The Paris-based Organization for Economic Cooperation and Development has been studying ways to collect sales taxes on digital data. The finance ministers are expected to follow up OECD discussions, confirming the principles of neutrality and fairness in taxation.
Another focus of the Fukuoka meeting is reforms for international financial systems. This wide-ranging topic has been examined following the financial crises that hit Asia, Russia and Latin America in 1997 and 1998.
Particularly, reforming the governance and lending mechanisms of the Washington-based International Monetary Fund will be a main issue. Japan has proposed redistribution of the voting power and quota share within the IMF, claiming Asian countries have an unfair share despite their economic strength.
Ways to make the IMF’s Contingent Credit Line easier to use will also be discussed. The CCL, a lending mechanism to prevent financial panic, has not been used since its creation in April 1999. Tokyo has proposed lowering the cost of borrowing and eliminating the commitment fee.
On the debt-relief initiative for heavily indebted poor countries, the finance ministers are expected to discuss how to balance speedy application of the plans to eligible countries and secure the proper use of funds.
The G7 countries agreed at last year’s summit in Cologne, Germany, that they would waive all their official development assistance loans to the HIPCs. They later decided to waive non-ODA loans as well.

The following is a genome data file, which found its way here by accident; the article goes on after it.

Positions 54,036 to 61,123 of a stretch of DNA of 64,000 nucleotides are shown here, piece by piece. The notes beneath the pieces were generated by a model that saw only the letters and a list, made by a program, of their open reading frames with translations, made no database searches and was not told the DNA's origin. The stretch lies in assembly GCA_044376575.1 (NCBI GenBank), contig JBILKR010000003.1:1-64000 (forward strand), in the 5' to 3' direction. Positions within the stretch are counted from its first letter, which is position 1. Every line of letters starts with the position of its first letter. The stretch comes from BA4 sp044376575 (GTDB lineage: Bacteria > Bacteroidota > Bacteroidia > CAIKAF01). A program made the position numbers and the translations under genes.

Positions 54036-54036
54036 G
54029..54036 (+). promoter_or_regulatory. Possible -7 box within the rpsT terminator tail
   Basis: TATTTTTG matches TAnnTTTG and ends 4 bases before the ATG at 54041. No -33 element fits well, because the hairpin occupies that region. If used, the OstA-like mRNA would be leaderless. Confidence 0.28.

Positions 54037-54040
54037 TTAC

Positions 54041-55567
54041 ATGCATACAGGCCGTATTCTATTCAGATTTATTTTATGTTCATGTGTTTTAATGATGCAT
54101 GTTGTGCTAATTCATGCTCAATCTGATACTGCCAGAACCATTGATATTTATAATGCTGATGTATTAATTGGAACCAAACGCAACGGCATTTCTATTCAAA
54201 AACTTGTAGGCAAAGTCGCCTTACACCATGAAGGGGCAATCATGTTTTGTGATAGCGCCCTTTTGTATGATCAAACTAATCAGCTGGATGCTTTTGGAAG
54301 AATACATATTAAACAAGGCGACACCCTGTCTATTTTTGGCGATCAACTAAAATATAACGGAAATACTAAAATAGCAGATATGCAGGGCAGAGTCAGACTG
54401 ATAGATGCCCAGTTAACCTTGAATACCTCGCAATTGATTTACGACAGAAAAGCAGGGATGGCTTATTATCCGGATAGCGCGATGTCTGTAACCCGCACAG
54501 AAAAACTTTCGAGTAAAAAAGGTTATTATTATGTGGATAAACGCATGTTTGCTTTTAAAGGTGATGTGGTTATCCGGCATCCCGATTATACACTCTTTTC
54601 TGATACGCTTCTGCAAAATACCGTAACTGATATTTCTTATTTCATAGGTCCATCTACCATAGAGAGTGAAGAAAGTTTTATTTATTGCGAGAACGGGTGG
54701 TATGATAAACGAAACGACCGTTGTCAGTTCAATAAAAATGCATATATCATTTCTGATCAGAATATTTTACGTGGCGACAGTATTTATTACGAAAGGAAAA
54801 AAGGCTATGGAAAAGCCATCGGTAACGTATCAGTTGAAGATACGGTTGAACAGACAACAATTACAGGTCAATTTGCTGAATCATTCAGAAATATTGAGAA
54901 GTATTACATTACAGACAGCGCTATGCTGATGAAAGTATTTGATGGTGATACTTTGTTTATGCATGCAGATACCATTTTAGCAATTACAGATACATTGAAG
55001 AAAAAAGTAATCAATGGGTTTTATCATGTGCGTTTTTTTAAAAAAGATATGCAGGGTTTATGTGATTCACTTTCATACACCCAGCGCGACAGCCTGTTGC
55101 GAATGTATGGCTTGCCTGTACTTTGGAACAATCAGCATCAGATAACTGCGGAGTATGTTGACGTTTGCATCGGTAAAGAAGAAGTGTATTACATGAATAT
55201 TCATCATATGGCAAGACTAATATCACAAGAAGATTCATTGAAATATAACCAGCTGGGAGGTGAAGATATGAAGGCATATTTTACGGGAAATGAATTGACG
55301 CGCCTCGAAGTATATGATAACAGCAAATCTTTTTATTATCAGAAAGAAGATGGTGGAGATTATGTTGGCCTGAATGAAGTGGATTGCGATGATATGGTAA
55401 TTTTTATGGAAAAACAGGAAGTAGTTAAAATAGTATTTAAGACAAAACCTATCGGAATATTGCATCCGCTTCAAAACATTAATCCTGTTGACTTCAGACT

To receive the debt relief, HIPCs must draw up strict programs for poverty reduction because some African countries have reportedly used funds, which were made available after debt reduction, for military purposes in the past.
IT talk draws leaders
Prime Minister Yoshiro Mori and some other Group of Eight leaders will participate in an international conference on information technology in Tokyo on July 19 before the July 21-23 Okinawa summit, according to conference sources.
The conference, to be sponsored by the Geneva-based World Economic Forum, will gather top executives of leading IT-related firms, including Sony Corp., Toshiba Corp., Sun Microsystems Inc. and Cisco Systems Inc., the sources said Tuesday.
Mori highlighted the importance he places on fostering IT as a policy target by naming a Cabinet member in charge of IT promotion. IT is also to be a key topic of discussion at the G8 summit.
Mori will deliver a speech at the conference, after which he will be given a set of proposals for promoting IT for the summit drafted mainly by Sony Chairman Nobuyuki Idei and Toshiba Chairman Taizo Nishimuro, the sources added.
The agenda for the conference has not been set, but sources said participants would discuss the problems of the so-called digital divide, as well as the establishment of international rules for cross-border commercial transactions using the Internet and the need for enhanced antihacking measures.
The World Economic Forum is an independent, impartial, nonprofit organization known for sponsoring a high-profile conference every year in Davos, a Swiss ski resort near Zurich.